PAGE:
Recently, there have been several wrong-way crashes on Interstate 275 in Tampa that have made the news. While it may seem like these types of collisions are frequent, the truth is that wrong-way wrecks are rare. According to the National Transportation Safety Board, wrong-way crashes only account for three percent of accidents on our nation’s roads.
While statistics don’t lie, numbers only tell part of the story. The real story about wrong-way collisions is that they are more likely to result in serious and fatal injuries over other types of highway wrecks. When a wrong-way crash occurs, the outcome is typically a head-on collision that produces catastrophic injuries, such as:
- Burn injuries
- Traumatic brain injuries
- Spinal cord injury
- Amputation injuries
- Fatal injuries
The sad reality of wrong-way accidents is that they are not simply “accidents.” Instead, these types of collisions generally occur because of the following deliberate reasons:
- Driving impaired or buzzed driving
- Drugged driving
- Not thinking straight
- Suicidal (in the wrong frame of mind)
- Driving drowsy
- Driving with poor eyesight
According to authorities, most wrong-way crashes are caused by impaired drivers. “We need to educate people, especially the younger generation, because most crashes are related to alcohol or drugs,” said Pei-Sung Lin of the Center for Urban Transportation Research at the University of South Florida.
Lin told the Tampa Bay Times about a study done by researchers at the University of Illinois-Edwardsville, which showed that alcohol was a factor in about 60 percent of wrong-way collisions between 2004 and 2009. Interestingly, the study found that the majority of these types of wrecks take place between midnight and 5:00 a.m. on the weekends.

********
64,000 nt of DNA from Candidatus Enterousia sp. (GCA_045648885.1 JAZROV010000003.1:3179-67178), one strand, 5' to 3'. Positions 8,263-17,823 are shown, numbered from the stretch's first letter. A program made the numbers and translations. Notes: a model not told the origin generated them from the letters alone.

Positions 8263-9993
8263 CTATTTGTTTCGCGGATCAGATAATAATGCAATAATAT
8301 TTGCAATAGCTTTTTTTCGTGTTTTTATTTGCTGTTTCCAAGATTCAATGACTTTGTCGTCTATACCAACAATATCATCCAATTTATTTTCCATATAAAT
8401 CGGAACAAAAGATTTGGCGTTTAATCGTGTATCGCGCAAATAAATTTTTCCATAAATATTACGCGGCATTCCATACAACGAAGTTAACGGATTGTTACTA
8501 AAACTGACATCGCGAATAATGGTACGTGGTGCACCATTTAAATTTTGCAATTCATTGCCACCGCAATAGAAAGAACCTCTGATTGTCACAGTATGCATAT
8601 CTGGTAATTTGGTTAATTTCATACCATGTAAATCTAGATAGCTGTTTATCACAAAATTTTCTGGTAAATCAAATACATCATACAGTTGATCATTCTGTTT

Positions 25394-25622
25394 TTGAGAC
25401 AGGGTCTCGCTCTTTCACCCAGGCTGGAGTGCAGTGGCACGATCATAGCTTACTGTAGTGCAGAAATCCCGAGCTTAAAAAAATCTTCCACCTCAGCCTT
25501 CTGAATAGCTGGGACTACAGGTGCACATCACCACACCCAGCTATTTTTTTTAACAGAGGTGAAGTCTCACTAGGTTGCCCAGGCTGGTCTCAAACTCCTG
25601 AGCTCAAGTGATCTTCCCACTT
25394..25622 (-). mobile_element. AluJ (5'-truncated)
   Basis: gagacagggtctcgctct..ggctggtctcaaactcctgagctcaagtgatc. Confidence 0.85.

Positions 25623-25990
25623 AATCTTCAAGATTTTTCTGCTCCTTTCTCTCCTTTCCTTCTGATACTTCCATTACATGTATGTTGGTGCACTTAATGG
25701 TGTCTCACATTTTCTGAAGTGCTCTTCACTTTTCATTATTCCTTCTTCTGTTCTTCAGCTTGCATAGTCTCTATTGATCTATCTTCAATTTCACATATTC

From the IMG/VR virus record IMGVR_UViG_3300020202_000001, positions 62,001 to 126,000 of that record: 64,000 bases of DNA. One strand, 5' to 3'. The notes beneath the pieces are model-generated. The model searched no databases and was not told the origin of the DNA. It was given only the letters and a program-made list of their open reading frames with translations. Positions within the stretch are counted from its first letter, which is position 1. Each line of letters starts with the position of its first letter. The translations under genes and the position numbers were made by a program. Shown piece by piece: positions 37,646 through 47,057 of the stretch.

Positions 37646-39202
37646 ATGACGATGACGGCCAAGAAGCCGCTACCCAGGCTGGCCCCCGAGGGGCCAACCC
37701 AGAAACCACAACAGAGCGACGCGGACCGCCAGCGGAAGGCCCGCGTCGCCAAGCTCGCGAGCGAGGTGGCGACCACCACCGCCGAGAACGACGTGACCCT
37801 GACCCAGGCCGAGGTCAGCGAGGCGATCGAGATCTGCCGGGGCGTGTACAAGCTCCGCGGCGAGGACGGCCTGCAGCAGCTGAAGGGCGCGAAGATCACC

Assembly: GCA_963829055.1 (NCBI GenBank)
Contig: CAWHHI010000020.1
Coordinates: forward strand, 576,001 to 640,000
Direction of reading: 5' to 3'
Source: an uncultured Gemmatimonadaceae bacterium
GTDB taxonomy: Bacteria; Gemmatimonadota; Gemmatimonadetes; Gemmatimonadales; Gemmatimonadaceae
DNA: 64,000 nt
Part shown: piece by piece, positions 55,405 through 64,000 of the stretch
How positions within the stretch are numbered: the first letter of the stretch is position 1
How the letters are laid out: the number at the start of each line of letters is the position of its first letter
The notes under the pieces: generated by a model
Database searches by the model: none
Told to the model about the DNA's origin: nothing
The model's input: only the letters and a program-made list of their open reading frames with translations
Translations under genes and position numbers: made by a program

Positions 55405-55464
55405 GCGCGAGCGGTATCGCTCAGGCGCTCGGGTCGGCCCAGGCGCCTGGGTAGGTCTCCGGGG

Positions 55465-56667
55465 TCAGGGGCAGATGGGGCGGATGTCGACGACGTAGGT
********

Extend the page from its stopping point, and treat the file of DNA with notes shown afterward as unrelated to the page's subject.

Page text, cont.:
Because of the deadly reality of wrong-way crashes on I-275, Florida transportation officials are looking for ways to reduce these types of collisions on our roadways. According to the Department of Transportation Spokesperson Kris Carson, there are two methods being considered to warn drivers about going the wrong way. These include:
- A radar will be used to detect when a car is headed in the wrong direction and will trigger flashing signs to warn the driver.
- A system would send an immediate message to the Department of Transportation when a vehicle is traveling the wrong way.
State transportation officials are hoping to prevent wrong-way crashes and will study these aforementioned methods to determine how they can best reduce vehicles traveling in the wrong direction. Until then, we urge you to share this article with others on Facebook and Google Plus to make drivers aware of the dangers of wrong-way accidents.